[ubuntu-x] Status of kernel X drivers
Christopher James Halse Rogers
raof at ubuntu.com
Thu Feb 18 05:55:21 GMT 2010
On Wed, 2010-02-17 at 18:31 -0800, Bryce Harrington wrote:
> On Wed, Feb 17, 2010 at 05:50:33PM -0800, Bryce Harrington wrote:
> > There seem to be a number of options here:
> > Option 1 -- stick with v2.6.32: taking stable updates, backporting fixes
> > and hardware enablement on a individually. Using blacklisting where
> > appropriate to alieviate symptoms,
> > Option 2 -- backport v2.6.33 drm: pulling back the v2.6.33 wholesale
> > as that is where the developers are working, and
> > Option 3 -- produce an LBM backport for drm: pulling back updates for
> > drm wholesale for opt-in use; effectivly in combination with #1.
> > Each of these have their own issues, and here I am trying to summarise
> > the collective wisdom on these.
> > Option 1: here we have the advantage that there is work ongoing in the
> > -stable team pulling back and validating fixes for this release, this is
> > expected to continue for the long term as v2.6.32 has been announced as
> > long term support. This most closely fits the LTS model but is likely
> > to have issues for cards at release which will need testing and
> > managing.
> This stays the most true to our original plans and thus is the least
> disruptive to our current efforts. I think this could be a good option
> *IF* we can get a LOT of kernel fixes and hardware enablement from
> 2.6.33 backported.
> > Option 2: although we may have less issues at the outset, we are
> > inevitably going to end up with the same issue that 2.6.33 is no longer
> > interesting and 2.6.34 is where development is going on; we end up at
> > (1) before long. This is also high risk as we expose all users to this
> > new code whether they would have a reasonable experience currently.
> I agree the risk level is high here. As well, there are at least a few
> gotchas present in 2.6.33 that we'd need to get resolved, such as
> needing the RLC firmware for r600-r700 (non-free license). And probably
> more we don't yet know about.
> > Option 3: here we have the work of trying to maintain the v2.6.32
> > versions of the drivers, but can optionally defer backporting invasive
> > changes by pushing the affected users to the backport. We do however
> > end up needing the X userspace to handle the DRM skew between the main
> > kernel and the backport.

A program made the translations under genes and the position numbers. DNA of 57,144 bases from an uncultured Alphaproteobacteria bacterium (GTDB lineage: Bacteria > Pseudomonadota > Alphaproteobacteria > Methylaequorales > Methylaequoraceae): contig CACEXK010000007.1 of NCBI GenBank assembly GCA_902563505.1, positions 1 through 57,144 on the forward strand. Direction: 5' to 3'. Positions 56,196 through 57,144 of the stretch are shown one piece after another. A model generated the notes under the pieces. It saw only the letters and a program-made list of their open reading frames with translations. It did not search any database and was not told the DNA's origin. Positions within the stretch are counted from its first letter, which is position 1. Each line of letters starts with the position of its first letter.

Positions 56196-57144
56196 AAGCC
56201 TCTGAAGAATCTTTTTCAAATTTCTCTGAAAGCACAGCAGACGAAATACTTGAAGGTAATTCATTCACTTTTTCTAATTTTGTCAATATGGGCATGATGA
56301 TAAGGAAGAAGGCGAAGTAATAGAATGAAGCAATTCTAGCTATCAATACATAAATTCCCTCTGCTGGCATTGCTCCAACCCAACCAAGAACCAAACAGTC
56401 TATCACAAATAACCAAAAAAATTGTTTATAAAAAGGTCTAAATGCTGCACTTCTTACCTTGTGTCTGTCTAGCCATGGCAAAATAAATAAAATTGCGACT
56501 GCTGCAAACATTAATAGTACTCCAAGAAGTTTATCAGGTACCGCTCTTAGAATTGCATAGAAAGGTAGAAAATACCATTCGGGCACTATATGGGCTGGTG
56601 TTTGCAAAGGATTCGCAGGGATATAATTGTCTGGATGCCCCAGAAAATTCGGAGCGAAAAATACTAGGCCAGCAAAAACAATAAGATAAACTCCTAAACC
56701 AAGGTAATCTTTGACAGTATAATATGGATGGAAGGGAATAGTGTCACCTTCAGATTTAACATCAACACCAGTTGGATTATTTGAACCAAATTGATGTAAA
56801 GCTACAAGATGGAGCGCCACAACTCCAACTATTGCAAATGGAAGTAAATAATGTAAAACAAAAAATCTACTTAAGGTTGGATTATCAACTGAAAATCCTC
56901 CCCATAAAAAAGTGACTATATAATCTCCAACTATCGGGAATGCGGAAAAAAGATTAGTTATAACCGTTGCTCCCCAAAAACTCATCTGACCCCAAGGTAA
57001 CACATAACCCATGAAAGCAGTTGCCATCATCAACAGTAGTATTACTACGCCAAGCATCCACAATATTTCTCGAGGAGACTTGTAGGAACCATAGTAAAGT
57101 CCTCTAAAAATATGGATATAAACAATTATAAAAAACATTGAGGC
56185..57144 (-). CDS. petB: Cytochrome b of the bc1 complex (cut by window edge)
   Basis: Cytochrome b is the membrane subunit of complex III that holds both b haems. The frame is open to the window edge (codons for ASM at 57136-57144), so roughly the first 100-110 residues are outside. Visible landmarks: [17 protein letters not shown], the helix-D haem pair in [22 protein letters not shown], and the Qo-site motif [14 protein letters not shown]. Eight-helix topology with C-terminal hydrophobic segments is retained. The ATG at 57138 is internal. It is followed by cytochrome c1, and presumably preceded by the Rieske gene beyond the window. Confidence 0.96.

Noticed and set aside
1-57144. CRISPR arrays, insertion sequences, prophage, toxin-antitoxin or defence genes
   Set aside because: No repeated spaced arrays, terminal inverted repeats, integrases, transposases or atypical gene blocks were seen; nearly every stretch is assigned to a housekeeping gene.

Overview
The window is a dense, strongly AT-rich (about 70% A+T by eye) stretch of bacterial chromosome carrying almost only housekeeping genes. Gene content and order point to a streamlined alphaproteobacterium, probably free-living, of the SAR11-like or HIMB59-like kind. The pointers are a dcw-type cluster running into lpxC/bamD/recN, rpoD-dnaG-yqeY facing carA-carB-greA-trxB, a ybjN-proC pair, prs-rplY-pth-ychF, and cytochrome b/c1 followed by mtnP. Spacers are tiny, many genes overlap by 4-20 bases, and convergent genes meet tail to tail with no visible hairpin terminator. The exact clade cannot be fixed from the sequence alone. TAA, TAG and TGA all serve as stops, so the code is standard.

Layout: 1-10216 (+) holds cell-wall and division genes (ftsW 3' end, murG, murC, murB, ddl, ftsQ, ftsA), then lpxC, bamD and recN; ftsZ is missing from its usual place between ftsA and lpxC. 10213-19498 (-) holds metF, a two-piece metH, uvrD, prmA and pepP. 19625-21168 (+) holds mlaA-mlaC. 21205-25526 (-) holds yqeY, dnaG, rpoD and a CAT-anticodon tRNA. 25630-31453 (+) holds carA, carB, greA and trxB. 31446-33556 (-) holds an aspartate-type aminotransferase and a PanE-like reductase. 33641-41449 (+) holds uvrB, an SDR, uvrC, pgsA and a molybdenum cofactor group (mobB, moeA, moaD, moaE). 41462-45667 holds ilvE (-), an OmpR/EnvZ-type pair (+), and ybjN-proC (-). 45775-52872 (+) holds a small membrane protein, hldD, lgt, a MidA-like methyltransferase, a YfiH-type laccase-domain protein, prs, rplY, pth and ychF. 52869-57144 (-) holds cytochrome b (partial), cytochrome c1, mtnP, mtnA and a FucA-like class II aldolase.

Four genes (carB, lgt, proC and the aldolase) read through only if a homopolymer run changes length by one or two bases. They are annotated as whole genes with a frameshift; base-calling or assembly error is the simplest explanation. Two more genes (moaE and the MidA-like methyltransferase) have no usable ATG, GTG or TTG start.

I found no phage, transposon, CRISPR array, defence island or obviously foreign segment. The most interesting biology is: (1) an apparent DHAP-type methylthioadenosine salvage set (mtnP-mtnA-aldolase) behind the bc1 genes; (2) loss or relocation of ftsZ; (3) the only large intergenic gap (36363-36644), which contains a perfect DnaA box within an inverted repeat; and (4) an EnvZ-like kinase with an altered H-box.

> This option is kind of a best-of-both-worlds options, but it's the most
> complex of the three from a packaging standpoint. Testing the various
> permutations could be challenging as well. It gives the user a lot of
> power but also plenty of opportunity to shoot themselves in the foot.
As far as nouveau goes, this is pretty obviously the best solution; we
won't be supporting nouveau except via the lbm packages, so there's no
real packaging overhead. Also, if we wanted to ship a kernel component
newer than that found in 2.6.33 we'd need to deal with the API bump that
has been threatened for ages an has now been made. This would be
difficult, but not impossible, to deal with. At this, post
feature-freeze stage, I don't think it's worth the effort.
I'd suggest that we stick with our current libdrm < 2.4.18, lbm-nouveau,
and xserver-xorg-video-nouveau stack, and cherry pick & backport
whatever fixes we want to grab. In which case, as long as there's a
2.6.33 drm in lbm, the nouveau stack is happy.
> A further benefit of this approach is that backporting upstream fixes
> for 2.6.33 drm would be easier than if we pulled all of 2.6.33 drm in,
> since it would just require updating lbm only, where SRU requirements
> are simpler than for updates to the base kernel.
> > Certainly for me option 3 seems the most appropriate here. We work the
> > kernel in our normal process, we maintain no major skew in that kernel
> > providing a low-risk base. The backports provides the safety valve for
> > the more invasive fixes and hardware enablement. We backport what is
> > sensible and safe, and where it is simply not practicle it goes into the
> > LBM module.
> I guess for this we'd need to configure things something like:
> 2.6.32 2.6.33
> Intel -intel/KMS * -intel/KMS
> ATI -ati/UMS ** -ati/KMS
> Nvidia N/A *** -nouveau/KMS
> For X components, I think as long as we have ones compatible with
> 2.6.33, potentially they'll be backwards compatible to 2.6.32.
> But we'll need to verify that. If not, things could get messy.
> Maybe some of the other Ubuntu-X guys can chip in some of their thoughts
> on this.
> * - For Intel/KMS, we probably need to blacklist all the 8xx cards.
> Some of them might work, but users could then selectively use LBM
> (2.6.33) in those cases.
> ** - The kernel would need to either shut off KMS for radeon in this
> case, or blacklist the R100-R200 (and probably more) cards.
> *** - In theory, we could allow users to uninstall LBM and return to
> -nv. Honestly, though, most users will be going to -nvidia, so
> it doesn't seem like this is worth the effort it'd take.
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